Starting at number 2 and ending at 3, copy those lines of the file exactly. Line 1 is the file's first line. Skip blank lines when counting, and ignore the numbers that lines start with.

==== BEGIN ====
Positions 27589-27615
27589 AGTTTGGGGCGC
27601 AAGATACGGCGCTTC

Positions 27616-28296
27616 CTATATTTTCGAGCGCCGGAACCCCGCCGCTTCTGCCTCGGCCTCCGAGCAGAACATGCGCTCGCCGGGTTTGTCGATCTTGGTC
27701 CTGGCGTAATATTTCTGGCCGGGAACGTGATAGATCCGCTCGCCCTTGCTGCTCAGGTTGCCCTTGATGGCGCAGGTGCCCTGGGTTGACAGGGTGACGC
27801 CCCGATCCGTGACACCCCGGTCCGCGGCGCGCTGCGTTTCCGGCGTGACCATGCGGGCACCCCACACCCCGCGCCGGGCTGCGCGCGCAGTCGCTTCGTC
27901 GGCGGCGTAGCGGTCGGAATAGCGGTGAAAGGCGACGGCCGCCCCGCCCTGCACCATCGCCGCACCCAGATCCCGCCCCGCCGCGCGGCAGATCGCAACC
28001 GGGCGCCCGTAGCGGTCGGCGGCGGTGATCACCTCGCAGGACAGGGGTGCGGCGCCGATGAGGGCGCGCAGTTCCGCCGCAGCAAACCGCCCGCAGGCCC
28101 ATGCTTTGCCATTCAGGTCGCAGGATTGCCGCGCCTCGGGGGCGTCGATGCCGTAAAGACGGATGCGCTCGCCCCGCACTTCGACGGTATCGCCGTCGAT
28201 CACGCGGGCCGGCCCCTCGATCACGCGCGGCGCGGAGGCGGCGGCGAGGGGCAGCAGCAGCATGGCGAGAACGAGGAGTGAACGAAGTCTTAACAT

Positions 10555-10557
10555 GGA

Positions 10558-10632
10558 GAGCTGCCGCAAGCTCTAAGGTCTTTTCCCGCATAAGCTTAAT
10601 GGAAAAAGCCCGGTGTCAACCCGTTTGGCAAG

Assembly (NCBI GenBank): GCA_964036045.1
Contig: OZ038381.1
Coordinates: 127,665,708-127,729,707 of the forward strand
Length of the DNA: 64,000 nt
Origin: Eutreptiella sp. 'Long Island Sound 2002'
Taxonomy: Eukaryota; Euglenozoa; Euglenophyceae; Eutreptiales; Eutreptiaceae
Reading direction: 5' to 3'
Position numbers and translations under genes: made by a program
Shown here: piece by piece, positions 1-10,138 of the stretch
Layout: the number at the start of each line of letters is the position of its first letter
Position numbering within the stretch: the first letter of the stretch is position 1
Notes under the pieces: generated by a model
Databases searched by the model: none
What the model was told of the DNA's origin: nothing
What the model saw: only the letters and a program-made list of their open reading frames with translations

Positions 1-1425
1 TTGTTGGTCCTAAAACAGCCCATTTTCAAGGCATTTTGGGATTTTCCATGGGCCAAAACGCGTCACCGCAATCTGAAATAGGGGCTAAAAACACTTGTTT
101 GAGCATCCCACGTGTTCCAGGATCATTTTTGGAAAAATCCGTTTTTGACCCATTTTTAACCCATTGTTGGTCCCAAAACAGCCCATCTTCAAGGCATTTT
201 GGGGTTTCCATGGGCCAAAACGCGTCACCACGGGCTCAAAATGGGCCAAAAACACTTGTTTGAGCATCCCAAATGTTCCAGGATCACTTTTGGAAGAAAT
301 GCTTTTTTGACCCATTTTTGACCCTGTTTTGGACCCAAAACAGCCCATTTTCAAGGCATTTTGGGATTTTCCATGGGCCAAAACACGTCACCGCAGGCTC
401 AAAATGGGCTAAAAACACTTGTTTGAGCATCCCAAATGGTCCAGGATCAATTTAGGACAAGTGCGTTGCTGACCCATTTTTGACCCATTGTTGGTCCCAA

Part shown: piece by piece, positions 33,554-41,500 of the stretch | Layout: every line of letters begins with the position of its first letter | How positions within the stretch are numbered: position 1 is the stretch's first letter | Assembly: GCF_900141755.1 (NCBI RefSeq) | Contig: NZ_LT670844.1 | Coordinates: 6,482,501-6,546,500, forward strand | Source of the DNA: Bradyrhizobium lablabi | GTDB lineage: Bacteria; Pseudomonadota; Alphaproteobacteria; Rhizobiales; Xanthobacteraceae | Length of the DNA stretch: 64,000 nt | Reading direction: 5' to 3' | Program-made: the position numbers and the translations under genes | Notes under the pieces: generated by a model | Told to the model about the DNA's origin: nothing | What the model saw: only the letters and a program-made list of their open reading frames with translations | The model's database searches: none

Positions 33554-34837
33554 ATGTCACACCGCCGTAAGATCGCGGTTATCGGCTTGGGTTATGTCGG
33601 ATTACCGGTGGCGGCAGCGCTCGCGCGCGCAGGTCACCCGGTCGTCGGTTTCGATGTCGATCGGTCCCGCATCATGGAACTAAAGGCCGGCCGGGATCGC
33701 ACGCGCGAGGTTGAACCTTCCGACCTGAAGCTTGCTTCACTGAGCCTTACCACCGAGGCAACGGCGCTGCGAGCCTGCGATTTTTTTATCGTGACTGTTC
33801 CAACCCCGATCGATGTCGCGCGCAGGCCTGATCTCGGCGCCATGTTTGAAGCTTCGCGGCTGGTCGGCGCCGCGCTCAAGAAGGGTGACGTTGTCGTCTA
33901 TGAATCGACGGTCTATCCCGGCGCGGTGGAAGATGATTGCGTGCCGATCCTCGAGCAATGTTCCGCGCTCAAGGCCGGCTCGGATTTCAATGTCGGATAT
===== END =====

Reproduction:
27589 AGTTTGGGGCGC
27601 AAGATACGGCGCTTC